Charge me up


As a library administrator, I’m always looking at “trends.” What’s popular, what’s the latest and the greatest, and how does it relate to libraries? I think I’ve said — probably several times — that James Patterson is THE GUY; the author that everyone wants to read. Well, he did write 54 books in 2017.

But I’m also interested in technology trends. People are always asking me, Do you think libraries will disappear? Will people stop reading books because of ebooks? My answer is usually, we have elevators but people still use the stairs …

In order to stay current and to know what’s “trending,” I receive emails from the Pew Research Center. They send out surveys and stuff and report back and I, and librarians like me, try to figure out how libraries can use this info. Recently, I received this fact: An overwhelming 95 percent of teens have access to a smartphone, and 45 percent say they are online “almost constantly.” A teen is defined as age 13 to 17 years old. This is ubiquitous and not dependent on household income levels or race, as you may think, according to the research in the article Teens, Social Media & Technology dated May 31, 2018.

That being said, who carries their chargers with them? I don’t. I have a smartphone because I gave up my landline last year. Twice now, I’ve gone to work and my phone has been at 15 percent power. I’m not the only one who does this! We’ve had many library patrons, adults and teens, who have come to the front desk and asked for a charger to charge up their smartphone or other device.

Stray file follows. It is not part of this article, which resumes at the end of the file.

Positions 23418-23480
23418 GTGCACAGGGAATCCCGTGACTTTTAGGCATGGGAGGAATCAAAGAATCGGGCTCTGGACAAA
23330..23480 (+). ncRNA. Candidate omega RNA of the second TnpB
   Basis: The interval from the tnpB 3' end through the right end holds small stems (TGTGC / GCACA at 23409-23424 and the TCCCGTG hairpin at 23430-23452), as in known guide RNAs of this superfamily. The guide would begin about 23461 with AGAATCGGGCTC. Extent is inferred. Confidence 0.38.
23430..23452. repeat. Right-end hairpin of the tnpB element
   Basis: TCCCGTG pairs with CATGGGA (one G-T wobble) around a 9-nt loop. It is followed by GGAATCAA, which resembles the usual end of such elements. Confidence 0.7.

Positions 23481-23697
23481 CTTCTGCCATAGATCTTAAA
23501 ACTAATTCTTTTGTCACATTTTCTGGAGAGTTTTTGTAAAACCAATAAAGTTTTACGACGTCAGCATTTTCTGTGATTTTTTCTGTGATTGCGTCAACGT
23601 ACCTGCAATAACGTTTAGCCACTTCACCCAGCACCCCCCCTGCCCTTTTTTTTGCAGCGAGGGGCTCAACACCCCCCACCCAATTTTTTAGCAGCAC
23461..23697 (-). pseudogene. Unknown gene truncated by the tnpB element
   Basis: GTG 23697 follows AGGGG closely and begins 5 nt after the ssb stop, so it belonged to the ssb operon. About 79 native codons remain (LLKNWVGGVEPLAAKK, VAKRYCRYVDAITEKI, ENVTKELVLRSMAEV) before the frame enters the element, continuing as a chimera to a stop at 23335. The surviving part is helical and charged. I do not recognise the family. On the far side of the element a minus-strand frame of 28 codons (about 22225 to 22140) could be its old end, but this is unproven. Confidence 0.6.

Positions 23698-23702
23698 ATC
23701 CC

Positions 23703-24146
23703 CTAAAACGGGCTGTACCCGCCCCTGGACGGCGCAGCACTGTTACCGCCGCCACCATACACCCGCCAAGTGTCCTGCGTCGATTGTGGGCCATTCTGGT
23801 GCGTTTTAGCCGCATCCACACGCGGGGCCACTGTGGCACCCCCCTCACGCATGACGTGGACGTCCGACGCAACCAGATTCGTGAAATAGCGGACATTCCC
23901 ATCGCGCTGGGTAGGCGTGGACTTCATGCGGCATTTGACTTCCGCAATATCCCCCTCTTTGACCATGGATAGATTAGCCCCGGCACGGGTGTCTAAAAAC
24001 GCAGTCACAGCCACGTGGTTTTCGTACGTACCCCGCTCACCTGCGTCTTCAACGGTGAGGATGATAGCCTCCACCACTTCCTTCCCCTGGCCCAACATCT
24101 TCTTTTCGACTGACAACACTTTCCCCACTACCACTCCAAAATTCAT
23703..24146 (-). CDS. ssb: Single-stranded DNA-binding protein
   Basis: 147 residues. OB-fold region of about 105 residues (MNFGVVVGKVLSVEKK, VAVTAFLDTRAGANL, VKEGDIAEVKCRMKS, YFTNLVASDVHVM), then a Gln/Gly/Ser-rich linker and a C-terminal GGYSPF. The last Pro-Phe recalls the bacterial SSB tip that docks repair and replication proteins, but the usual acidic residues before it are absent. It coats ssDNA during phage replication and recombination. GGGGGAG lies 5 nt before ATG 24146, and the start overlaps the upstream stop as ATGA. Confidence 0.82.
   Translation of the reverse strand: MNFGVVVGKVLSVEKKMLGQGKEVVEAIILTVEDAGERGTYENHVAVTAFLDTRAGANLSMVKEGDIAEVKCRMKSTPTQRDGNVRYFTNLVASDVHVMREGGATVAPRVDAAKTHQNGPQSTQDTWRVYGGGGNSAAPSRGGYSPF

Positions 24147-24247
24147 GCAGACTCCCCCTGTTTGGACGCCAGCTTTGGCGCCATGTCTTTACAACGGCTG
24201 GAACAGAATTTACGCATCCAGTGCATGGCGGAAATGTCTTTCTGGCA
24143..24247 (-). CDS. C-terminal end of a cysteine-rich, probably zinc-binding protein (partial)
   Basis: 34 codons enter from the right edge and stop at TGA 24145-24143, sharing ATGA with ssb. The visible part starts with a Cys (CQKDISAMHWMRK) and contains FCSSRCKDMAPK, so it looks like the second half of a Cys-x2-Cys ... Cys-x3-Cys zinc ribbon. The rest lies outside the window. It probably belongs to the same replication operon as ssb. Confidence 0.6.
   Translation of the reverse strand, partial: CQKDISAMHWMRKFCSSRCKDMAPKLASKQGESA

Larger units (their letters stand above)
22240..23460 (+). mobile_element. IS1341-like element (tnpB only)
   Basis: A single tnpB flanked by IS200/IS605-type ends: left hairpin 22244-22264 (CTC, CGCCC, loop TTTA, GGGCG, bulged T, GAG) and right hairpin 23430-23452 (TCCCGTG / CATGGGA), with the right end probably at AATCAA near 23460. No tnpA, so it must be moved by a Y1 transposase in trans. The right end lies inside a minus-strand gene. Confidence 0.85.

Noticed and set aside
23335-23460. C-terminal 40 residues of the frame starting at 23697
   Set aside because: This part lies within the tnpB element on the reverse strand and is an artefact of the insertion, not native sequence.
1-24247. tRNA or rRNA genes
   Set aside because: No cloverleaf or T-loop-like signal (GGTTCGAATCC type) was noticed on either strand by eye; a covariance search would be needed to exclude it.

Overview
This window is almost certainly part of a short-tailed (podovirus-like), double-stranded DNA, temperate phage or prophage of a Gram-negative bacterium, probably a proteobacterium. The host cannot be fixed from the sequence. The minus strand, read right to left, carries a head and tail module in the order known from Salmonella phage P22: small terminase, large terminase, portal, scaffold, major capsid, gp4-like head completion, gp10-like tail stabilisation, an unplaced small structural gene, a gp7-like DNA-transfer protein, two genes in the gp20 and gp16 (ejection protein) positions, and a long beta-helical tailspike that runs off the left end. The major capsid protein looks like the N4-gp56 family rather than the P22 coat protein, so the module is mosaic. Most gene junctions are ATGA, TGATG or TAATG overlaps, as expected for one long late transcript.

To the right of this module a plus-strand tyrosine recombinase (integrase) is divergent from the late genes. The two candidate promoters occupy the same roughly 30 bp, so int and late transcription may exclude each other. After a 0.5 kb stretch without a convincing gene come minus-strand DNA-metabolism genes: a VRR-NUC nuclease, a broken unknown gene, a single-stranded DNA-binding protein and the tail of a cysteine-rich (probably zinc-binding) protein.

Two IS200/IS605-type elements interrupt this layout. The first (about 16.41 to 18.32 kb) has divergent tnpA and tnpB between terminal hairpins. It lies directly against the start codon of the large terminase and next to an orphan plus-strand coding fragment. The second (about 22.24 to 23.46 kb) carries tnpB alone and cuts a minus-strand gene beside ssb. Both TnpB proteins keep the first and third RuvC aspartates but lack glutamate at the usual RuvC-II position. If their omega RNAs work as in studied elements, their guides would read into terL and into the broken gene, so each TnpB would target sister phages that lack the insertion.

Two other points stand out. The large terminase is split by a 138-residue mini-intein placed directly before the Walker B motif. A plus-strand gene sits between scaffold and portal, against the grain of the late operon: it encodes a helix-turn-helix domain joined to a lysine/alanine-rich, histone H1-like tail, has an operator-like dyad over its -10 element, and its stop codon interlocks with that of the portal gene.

Now we help with that. If you are at the Mifflin County Library and realize that your phone is dying, we have this thing called an Omnicharge. It’s a little battery pack and it comes with a charging cord for any Apple device and some Android devices. You can look for books while you are charging your phone or you can enjoy story time with your kids and still text while your phone charges.

This is how it works: you ask for it at the front desk, we check it out to you on your library card, and you go. You have to stay inside the library with it (because we want everyone to enjoy it) but when you are charged up, just return it with all the cords. I hope it will be a convenience to our patrons. We have outlets, of course, where you can charge devices. But it’s that pesky cord. That and the USB hub thingy. If you haven’t realized, I have just enough knowledge of this stuff to be a little bit dangerous!

Now, we can read ebooks on our phones and not have to worry about charging up!


Susan Miriello is the acting library director at the Mifflin County Library. She is currently reading “The Red Hand of Fury” by R.N. Morris. A young man is mauled to death by a polar bear at London Zoo. Shortly afterwards, another young man leaps to his death from a notorious Suicide Bridge. Two seemingly unconnected deaths — and yet there are similarities.